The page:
Friday, June 25, 2021

Helping to resolve and prevent conflicts through better emotional literacy and self awareness

In social groups, work groups, and families, we often see the diversity in values, beliefs, biases, and cognitive processes. It’s very normal. If we are more aware of it, it can lead to a better mutual understanding, appreciation, and collaboration. If we don’t, conflict arises unnecessarily.

There are four main groups of folks we can observe in families, in our patient population, and in society.

1. Some folks love to live life congruent with their “objective truths” above all else.

2. Some folks love to live life congruent with their values and what gives them the most inner harmony ie living life authentically and true to self above all else.

3. Some folks love to live life in whatever way “that works”. They are practical and realistic above all else.

4. Some folks love to live life in a way that gives the most outer or social harmony above all else.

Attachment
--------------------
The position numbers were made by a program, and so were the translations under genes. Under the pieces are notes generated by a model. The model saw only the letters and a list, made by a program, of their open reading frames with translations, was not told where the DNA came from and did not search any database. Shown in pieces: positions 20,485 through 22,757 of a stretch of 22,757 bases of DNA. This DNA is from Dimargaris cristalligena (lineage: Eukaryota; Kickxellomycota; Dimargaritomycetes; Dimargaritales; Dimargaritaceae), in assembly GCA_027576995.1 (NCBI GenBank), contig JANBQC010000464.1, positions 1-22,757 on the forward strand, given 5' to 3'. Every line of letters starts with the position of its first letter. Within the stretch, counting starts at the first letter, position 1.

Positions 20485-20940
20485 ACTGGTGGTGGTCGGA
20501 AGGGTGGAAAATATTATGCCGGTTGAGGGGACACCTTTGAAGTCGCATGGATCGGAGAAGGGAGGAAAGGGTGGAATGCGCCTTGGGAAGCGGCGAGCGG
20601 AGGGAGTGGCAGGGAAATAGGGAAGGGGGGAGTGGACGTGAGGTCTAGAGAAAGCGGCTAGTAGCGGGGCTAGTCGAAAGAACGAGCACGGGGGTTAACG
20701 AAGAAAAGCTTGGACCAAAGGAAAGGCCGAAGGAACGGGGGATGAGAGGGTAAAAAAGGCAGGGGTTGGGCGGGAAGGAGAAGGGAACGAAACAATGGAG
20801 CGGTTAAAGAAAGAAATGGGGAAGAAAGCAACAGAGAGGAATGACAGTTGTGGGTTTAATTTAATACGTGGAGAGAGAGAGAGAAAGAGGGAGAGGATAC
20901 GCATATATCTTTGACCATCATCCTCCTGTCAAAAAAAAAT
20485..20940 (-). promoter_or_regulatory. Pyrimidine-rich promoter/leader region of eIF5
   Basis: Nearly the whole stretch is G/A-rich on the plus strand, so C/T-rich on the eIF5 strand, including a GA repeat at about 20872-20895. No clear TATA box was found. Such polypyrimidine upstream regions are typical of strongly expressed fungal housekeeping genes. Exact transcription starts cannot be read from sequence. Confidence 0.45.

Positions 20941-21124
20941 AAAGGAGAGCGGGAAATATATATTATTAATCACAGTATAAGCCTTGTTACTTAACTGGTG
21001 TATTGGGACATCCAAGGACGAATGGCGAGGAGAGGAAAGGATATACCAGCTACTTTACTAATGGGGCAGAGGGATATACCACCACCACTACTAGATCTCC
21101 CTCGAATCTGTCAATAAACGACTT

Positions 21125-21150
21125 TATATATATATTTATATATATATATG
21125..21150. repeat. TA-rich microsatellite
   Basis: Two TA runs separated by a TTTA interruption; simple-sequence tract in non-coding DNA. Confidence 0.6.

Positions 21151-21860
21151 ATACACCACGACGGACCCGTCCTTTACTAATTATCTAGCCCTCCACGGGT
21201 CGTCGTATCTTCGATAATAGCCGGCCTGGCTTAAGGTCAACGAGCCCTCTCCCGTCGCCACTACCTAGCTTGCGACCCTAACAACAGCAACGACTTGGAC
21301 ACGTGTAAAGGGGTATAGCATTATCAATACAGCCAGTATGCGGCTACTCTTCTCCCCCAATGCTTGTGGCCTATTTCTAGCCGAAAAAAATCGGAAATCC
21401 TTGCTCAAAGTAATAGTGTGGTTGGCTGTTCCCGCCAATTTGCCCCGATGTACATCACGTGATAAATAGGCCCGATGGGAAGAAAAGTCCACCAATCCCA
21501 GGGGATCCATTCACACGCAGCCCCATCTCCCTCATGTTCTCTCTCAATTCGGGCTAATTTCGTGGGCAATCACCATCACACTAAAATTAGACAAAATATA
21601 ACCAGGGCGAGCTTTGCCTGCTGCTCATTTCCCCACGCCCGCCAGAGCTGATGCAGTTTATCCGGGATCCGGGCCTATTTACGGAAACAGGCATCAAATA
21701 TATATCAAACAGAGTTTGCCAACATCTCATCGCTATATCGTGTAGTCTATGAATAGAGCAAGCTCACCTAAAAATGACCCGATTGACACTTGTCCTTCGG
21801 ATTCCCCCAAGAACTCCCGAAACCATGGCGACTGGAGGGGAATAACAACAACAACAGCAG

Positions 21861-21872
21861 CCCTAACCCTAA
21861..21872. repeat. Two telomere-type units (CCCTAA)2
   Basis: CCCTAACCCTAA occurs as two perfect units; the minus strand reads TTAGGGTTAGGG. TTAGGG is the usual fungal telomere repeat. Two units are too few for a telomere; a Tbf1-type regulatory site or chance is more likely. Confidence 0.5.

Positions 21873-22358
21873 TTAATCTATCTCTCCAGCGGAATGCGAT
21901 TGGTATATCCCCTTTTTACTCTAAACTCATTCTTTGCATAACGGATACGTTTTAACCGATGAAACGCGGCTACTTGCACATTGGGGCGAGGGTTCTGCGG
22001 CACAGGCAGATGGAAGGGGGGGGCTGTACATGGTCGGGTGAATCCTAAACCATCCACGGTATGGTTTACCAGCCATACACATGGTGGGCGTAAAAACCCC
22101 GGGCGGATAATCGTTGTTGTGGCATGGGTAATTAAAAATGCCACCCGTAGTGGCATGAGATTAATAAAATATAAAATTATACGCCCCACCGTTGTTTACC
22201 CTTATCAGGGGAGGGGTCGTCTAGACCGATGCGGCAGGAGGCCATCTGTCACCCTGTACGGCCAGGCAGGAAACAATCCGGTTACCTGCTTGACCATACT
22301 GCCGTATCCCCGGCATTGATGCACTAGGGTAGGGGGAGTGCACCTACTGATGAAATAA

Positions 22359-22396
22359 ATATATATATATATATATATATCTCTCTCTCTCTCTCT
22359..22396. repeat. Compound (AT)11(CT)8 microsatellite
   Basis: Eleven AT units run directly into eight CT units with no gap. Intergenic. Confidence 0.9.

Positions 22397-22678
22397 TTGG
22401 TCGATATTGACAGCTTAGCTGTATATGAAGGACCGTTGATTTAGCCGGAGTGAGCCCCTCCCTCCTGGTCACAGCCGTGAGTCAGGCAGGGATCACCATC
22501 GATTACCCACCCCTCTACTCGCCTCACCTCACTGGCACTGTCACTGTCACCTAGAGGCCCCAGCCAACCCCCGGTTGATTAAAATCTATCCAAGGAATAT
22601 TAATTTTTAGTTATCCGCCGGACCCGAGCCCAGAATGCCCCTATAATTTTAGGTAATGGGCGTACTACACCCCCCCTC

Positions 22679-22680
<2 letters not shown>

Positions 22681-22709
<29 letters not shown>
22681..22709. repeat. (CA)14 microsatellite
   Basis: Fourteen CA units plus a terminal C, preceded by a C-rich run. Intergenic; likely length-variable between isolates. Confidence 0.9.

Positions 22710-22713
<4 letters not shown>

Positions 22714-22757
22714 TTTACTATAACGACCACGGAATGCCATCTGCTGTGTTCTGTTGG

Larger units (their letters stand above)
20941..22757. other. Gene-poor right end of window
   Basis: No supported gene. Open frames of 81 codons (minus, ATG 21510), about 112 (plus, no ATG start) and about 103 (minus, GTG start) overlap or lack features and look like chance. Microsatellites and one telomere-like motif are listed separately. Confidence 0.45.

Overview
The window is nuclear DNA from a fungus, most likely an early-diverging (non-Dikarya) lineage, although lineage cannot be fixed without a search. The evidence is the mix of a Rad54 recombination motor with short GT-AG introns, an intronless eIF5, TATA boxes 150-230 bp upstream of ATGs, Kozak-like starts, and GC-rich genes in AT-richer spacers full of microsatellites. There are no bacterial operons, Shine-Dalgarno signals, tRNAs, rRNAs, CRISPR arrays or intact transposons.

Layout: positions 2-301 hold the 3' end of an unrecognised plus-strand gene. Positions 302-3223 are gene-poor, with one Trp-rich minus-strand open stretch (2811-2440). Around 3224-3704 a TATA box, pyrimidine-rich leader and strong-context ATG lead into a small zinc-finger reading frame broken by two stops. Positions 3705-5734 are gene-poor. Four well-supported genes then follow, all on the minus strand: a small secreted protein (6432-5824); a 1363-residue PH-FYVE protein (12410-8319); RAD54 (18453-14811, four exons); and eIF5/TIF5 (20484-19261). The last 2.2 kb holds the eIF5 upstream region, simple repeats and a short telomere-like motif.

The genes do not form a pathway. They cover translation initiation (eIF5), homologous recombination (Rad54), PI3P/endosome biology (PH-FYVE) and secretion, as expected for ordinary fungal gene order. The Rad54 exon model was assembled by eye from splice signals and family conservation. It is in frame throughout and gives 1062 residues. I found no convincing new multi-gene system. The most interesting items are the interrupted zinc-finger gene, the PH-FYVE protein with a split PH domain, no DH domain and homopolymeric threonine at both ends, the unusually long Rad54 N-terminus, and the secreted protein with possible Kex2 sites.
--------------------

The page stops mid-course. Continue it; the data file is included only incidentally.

So who is the best? 

Probably none, because any of the extreme regarding the above will lead to some form of dysfunction. Also, focusing too much on one framework, will come at a cost of another. It’s a balancing act.

For example…. Focusing too much on making others happy or create social harmony may come at a cost of authenticity, objective truths and practicality. 

Focusing too much on “objective truths” may come at the cost of unintentionally offending others, not having social harmony, or not allowing others to live authentically even if it’s “irrational”. 

Life is a team sport. It will need all perspectives to play well together to win. 

Ideally, big decisions can made with the consensus of all “four styles or biases”. Holding space for opposing views is critical to reconcile this I think. It’s a tough gig for sure. Not easy but worthwhile. 

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